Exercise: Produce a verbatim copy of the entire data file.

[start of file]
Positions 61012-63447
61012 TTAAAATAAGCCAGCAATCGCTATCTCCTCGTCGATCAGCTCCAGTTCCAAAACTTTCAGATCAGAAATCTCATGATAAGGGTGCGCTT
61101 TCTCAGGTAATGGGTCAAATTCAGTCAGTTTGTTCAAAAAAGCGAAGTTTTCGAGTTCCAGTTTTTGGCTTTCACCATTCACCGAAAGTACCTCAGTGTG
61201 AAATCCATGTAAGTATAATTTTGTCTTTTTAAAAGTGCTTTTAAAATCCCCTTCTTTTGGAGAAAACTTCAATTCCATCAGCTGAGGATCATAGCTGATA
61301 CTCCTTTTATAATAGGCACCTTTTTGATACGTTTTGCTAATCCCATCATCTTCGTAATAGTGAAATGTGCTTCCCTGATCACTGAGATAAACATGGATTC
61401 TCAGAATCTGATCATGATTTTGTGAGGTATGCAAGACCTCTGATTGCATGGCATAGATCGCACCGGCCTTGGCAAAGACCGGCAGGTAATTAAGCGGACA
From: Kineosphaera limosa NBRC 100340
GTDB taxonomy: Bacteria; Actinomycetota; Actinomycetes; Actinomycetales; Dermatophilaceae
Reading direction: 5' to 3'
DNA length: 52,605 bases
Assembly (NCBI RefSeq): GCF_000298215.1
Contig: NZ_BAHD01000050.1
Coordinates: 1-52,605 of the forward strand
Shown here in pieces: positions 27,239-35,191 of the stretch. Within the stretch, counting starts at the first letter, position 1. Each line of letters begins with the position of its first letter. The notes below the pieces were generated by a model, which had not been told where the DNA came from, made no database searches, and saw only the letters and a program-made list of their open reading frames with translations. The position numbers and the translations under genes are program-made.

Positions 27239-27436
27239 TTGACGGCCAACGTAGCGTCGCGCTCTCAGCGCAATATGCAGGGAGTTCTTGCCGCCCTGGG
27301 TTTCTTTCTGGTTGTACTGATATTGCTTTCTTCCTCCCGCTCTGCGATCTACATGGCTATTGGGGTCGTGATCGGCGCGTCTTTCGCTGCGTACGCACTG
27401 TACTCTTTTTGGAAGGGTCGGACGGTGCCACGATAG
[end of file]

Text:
Positions 61012-63447
61012 TTAAAATAAGCCAGCAATCGCTATCTCCTCGTCGATCAGCTCCAGTTCCAAAACTTTCAGATCAGAAATCTCATGATAAGGGTGCGCTT
61101 TCTCAGGTAATGGGTCAAATTCAGTCAGTTTGTTCAAAAAAGCGAAGTTTTCGAGTTCCAGTTTTTGGCTTTCACCATTCACCGAAAGTACCTCAGTGTG
61201 AAATCCATGTAAGTATAATTTTGTCTTTTTAAAAGTGCTTTTAAAATCCCCTTCTTTTGGAGAAAACTTCAATTCCATCAGCTGAGGATCATAGCTGATA
61301 CTCCTTTTATAATAGGCACCTTTTTGATACGTTTTGCTAATCCCATCATCTTCGTAATAGTGAAATGTGCTTCCCTGATCACTGAGATAAACATGGATTC
61401 TCAGAATCTGATCATGATTTTGTGAGGTATGCAAGACCTCTGATTGCATGGCATAGATCGCACCGGCCTTGGCAAAGACCGGCAGGTAATTAAGCGGACA
From: Kineosphaera limosa NBRC 100340
GTDB taxonomy: Bacteria; Actinomycetota; Actinomycetes; Actinomycetales; Dermatophilaceae
Reading direction: 5' to 3'
DNA length: 52,605 bases
Assembly (NCBI RefSeq): GCF_000298215.1
Contig: NZ_BAHD01000050.1
Coordinates: 1-52,605 of the forward strand
Shown here in pieces: positions 27,239-35,191 of the stretch. Within the stretch, counting starts at the first letter, position 1. Each line of letters begins with the position of its first letter. The notes below the pieces were generated by a model, which had not been told where the DNA came from, made no database searches, and saw only the letters and a program-made list of their open reading frames with translations. The position numbers and the translations under genes are program-made.

Positions 27239-27436
27239 TTGACGGCCAACGTAGCGTCGCGCTCTCAGCGCAATATGCAGGGAGTTCTTGCCGCCCTGGG
27301 TTTCTTTCTGGTTGTACTGATATTGCTTTCTTCCTCCCGCTCTGCGATCTACATGGCTATTGGGGTCGTGATCGGCGCGTCTTTCGCTGCGTACGCACTG
27401 TACTCTTTTTGGAAGGGTCGGACGGTGCCACGATAG